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Insights, tips, and restaurant reports from CHOW editors and Chowhound.

The House

Need some tall food? Like, tall as a house? House Restaurant stacks food tall with high-quality technique, fanciful mosaic-like presentations, and vibrant flavors, says Melanie Wong.

The kitchen’s best talents are demonstrated in a wonderful grilled fresh fig salad: a mix of mizuna and other salad greens with six halves of sweet, squishy, delicately charred and caramelized black Mission figs. An even better appetizer is seared dayboat scallops. Described as a spicy ponzu sauce, the emulsified citrusy sauce is more akin to a beurre blanc made with olive oil.

Entrees are generous and equally good. Creamy-textured and crisp-crusted fried chicken livers with garlicky soy marinade are like Chinese fried chicken and are very fresh tasting. Accompanying greens are somewhat underseasoned, yet a good foil for the meal’s other assertive flavors. Braised Niman ranch pork shoulder is topped, unnecessarily but luxuriously, with gorgeously crusty foie gras. The fatty and fork-tender pork gives off warmly spicy, garlicky, and slightly sweet juices that mix well with the side of nori rice and Napa cabbage. Other hits are flatiron steak with wasabi noodles and spicy slaw, and perfect seared crisp-skinned sable (black cod) with Dungeness crab and avocado maki.

As if you’d have room, chocolate cake is great, with deep fudgy texture and crunchy praline bits.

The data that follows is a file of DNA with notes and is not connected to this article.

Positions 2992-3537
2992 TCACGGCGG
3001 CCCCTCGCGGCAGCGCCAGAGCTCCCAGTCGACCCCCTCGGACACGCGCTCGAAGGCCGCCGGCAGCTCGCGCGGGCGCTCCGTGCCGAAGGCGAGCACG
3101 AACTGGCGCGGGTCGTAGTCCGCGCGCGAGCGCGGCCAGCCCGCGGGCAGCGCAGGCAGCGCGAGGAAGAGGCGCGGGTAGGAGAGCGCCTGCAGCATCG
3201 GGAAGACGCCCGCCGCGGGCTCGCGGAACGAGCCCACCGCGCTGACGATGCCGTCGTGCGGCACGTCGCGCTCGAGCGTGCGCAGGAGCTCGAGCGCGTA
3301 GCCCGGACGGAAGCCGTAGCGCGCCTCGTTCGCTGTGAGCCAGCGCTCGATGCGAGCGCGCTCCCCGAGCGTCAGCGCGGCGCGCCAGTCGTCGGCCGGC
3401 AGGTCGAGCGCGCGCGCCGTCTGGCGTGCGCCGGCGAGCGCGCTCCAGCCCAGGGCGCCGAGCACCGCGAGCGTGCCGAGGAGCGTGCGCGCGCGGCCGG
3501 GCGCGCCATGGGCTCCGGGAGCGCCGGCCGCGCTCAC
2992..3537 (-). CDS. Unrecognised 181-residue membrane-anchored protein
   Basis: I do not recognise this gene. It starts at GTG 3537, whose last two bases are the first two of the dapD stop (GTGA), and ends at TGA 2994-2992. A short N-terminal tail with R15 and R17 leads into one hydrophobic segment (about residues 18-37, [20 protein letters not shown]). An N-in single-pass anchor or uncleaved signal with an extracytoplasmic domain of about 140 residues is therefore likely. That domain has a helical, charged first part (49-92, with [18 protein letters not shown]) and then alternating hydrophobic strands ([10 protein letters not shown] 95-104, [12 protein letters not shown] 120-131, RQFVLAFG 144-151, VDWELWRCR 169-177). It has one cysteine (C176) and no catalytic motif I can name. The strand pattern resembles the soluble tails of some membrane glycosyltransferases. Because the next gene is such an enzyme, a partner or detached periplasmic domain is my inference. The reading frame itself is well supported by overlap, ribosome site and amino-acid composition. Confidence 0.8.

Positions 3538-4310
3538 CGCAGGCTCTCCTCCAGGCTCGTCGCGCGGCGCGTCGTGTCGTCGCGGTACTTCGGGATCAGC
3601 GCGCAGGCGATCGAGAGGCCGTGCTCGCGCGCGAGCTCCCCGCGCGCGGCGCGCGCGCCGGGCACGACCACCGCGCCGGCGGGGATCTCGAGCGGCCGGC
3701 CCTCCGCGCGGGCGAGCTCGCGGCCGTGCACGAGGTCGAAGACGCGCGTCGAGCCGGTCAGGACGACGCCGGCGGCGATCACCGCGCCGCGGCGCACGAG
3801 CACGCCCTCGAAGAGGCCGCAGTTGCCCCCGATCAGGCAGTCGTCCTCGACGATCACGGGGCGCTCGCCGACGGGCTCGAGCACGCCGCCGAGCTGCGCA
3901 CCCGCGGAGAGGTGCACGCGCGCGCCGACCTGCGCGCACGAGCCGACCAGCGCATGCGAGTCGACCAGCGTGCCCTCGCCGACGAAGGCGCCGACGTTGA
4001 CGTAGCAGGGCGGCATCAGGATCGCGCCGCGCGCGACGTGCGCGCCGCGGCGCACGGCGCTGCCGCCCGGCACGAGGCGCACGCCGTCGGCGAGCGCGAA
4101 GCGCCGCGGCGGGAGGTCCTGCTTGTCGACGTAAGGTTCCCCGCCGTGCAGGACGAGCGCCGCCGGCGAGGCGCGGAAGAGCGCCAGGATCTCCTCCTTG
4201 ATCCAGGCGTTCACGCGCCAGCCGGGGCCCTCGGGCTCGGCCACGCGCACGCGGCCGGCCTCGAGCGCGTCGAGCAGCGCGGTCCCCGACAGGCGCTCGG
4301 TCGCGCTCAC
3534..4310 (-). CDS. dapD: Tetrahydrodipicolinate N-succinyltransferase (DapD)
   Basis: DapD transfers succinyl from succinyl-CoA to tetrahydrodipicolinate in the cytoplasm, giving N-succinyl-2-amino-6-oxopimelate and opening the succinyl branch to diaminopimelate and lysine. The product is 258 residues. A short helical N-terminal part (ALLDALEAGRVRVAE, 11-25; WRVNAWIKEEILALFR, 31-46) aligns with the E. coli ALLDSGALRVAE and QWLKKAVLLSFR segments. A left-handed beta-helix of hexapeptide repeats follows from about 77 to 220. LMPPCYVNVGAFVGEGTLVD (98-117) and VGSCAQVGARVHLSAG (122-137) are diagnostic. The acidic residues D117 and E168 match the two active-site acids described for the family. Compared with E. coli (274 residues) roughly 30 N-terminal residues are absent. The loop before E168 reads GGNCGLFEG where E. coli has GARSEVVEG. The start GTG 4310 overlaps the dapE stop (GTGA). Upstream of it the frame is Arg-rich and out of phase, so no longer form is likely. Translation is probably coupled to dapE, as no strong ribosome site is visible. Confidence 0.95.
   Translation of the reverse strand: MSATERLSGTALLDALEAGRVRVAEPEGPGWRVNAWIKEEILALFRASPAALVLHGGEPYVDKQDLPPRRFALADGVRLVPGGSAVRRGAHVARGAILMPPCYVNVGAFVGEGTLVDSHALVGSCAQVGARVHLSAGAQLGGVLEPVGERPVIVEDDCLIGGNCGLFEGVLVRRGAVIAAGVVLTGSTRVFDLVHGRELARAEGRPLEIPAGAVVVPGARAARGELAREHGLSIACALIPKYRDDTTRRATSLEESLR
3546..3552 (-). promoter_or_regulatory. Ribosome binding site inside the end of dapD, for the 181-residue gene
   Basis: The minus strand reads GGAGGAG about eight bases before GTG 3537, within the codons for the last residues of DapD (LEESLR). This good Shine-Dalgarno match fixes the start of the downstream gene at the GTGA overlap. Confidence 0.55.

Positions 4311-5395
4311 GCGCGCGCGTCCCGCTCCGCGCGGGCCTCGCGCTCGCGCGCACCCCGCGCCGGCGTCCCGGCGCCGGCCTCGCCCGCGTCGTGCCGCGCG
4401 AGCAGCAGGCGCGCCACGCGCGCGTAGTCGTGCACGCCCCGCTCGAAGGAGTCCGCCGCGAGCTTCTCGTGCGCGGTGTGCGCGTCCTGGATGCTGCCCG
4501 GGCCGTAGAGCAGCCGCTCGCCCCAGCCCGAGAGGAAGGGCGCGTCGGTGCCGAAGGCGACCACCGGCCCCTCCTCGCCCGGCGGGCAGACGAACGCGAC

The sole misses are vegetable accompaniments (with rib eye), which are undercooked to the point of hardness; overcooked, tough fried calamari; and bland blueberry bread pudding.

House Restaurant [North Beach]
1230 Grant Ave., San Francisco
415-986-8612
Map

Board Links: The House in San Francisco

Fisherman’s Wharf Survival Guide

Sooner or later, whether you’re a local or visitor, highbrow or lowbrow, native or transplant, you’ll need to eat at Fisherman’s Wharf. Fear not: it can be done.

Alioto’s is an old standby, with 50’s decor, great views, and waiters in tuxedos. The Godfather would eat here if he’d lived to move to SF, says rworange. At lunchtime there are good deals, even though a la carte pricing puts a cup of soup over $7 and fresh fish of the day as high as $30. One good catch is the Sicilian chicken soup, a half-sandwich of bay shrimp, and dessert, all for $12. The soup is a deeply golden chicken broth with a few peas and noodles, some cooked egg yolk, and meatballs. The broth doesn’t have much chicken flavor, but it’s house-made and pleasant enough. The bay shrimp are delicate and fresh. For dessert, creme brulee is among the best rworange has had: thick, rich, and very deeply yellow from the eggs, with a perfect hard caramelized top.